Hydrophilic catheters versus noncoated catheters for reducing the incidence of urinary tract infections: a randomized controlled trial

Short Title:
Model System:
SCI
Reference Type:
Journal Article
Accession No.:
J57322
Journal:
Archives of Physical Medicine and Rehabilitation
Year, Volume, Issue, Page(s):
2009, vol. 90, issue 10, pp 1668-71
Publication Website:
Abstract:
Objective: To test the hypotheses that hydrophilic catheters reduce the incidence of symptomatic urinary tract infections (UTIs) in persons with spinal cord injury on self-intermittent catheterization (IC). Design: Randomized controlled trial. Setting: Community. Participants: Subjects (N=56) on IC with recurrent UTIs and who met eligibility cIitelia. Intervention: Use of hydrophilic catheters for rc. Main Outcome Measure: Symptomatic UTIs treated with antibiotics. Results: Of the 56 subjects enrolled, 45 completed the study (22 in the b-eatrnent group, 23 in the coutrol group). There were 110 significant differences in demographics, including sex, between the treatment group and the controls except for more tetraplegic subjects in the control group (P<.05). Seventy-one percent of the treatment group and 52% of the control group were men. The total number of symptomatic UTls treated with antibiotics was significantly smaller in tIle treatment group than in the control group (P<.05). Seventy percent of the control group had at least 1 antibiotic treatment episode compared with only 50% of those with the hydrophilic catheter (P=.18). There was "no significant difference in the incidence of bacteriulia or symptomatic UTls among the 2 groups. Level of injury and years with injury were unrelated to symptomatic UTIs, but being female increased the Iisk of UTls (P<.Ol). Conclusions: Although there was DO difference in the number of symptomatic UTls in the 2 groups, hydrophilic catheter usage was associated with reduced numbers of treated UTIs as compared with standard nonhydrophilic catheters in persons with spinal cord injnry who used self-IC; however, the study is limited by a small sample size. Women on self-Ie were more likely to develop UTIs regardless of the catheter type, suggesting that the benefits of the lublication may be more important in men. Key Words: Rehabilitation; Spinal cord injuIies; Urinary catheterization; Urinary tract infections.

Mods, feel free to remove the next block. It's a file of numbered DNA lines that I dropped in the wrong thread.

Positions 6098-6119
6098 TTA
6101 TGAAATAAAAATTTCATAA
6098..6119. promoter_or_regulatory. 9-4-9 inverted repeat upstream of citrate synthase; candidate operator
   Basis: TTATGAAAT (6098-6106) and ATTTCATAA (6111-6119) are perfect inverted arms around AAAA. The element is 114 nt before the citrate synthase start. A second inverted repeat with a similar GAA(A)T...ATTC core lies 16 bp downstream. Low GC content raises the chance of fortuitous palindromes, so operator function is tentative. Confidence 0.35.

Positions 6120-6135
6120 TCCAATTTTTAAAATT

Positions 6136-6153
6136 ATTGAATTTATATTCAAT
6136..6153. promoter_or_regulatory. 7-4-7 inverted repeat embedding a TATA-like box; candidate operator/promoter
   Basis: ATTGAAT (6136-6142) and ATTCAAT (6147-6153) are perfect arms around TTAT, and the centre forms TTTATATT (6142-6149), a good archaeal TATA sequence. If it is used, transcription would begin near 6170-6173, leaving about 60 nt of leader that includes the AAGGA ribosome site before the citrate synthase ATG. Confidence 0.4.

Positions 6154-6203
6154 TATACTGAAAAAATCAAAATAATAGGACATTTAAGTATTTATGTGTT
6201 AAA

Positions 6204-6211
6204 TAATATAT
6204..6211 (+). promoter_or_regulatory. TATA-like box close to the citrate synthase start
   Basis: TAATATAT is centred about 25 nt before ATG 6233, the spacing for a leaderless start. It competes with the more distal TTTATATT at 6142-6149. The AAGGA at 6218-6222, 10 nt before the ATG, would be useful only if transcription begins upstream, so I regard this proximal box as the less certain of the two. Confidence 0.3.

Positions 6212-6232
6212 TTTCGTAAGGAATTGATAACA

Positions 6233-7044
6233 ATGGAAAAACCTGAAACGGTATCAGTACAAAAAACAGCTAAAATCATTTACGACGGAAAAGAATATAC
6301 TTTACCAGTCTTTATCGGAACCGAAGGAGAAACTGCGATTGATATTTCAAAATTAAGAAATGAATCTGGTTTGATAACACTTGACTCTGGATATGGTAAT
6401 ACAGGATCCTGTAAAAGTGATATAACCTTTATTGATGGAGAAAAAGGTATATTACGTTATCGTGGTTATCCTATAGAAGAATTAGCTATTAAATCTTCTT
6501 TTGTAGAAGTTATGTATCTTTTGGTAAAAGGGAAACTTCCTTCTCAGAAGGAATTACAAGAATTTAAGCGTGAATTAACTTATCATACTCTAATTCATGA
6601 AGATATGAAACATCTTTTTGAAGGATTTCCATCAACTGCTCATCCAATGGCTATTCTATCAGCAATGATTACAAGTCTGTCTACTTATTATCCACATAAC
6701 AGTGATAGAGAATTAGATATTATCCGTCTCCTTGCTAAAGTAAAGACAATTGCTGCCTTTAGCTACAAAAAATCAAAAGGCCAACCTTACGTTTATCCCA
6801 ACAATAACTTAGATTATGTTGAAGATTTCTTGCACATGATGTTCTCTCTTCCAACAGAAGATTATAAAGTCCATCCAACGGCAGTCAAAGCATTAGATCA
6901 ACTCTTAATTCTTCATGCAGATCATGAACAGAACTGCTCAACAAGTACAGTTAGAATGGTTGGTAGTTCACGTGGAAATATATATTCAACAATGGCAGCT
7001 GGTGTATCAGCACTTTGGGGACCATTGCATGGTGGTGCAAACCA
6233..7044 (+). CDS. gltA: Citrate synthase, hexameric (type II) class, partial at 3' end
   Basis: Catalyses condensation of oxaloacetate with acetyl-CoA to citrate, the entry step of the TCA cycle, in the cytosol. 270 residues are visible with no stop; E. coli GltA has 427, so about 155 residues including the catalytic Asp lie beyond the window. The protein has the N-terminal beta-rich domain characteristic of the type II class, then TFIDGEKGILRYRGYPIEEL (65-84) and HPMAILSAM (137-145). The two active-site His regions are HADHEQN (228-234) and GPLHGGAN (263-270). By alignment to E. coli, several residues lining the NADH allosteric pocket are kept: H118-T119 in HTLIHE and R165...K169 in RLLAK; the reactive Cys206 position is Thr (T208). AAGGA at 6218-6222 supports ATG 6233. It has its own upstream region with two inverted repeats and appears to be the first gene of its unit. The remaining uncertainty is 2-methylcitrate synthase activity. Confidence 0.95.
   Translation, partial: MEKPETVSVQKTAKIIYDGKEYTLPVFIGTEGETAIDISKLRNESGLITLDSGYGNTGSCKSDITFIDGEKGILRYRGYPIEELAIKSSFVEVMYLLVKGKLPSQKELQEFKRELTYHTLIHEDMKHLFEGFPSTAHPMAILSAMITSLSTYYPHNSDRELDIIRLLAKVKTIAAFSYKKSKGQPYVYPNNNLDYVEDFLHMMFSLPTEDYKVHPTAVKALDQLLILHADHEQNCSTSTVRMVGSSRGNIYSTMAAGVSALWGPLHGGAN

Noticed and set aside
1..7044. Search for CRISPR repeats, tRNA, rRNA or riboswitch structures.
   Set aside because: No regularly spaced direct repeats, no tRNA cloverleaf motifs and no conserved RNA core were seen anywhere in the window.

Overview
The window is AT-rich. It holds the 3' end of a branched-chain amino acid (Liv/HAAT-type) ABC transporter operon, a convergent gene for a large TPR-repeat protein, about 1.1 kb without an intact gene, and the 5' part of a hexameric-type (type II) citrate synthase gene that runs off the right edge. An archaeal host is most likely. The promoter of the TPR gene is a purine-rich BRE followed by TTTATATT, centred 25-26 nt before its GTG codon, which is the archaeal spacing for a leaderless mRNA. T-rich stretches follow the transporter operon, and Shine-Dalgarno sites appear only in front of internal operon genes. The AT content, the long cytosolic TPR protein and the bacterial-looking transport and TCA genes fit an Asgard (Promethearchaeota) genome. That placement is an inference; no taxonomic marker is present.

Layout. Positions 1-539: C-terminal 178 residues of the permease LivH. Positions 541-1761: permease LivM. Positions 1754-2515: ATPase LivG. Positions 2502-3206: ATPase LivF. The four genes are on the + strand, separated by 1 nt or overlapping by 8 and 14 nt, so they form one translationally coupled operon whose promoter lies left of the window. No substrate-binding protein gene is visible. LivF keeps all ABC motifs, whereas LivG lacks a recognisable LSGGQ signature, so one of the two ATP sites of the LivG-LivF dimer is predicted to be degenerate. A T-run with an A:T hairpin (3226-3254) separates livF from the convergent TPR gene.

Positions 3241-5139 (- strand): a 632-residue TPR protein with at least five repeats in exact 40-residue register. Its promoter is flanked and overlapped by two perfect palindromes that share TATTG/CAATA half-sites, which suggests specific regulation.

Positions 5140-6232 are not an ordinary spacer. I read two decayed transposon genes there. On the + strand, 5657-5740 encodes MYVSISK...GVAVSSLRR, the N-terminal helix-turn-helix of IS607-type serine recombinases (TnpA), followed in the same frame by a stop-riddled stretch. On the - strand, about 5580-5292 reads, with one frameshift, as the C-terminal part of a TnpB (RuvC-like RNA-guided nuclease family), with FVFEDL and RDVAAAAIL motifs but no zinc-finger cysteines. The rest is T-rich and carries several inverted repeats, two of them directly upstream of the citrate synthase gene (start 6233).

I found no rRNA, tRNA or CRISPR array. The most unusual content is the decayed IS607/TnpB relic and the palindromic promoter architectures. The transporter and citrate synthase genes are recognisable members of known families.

Author(s):
Cardenas D, Hoffman J
Author Address(es):
Participating Centers:

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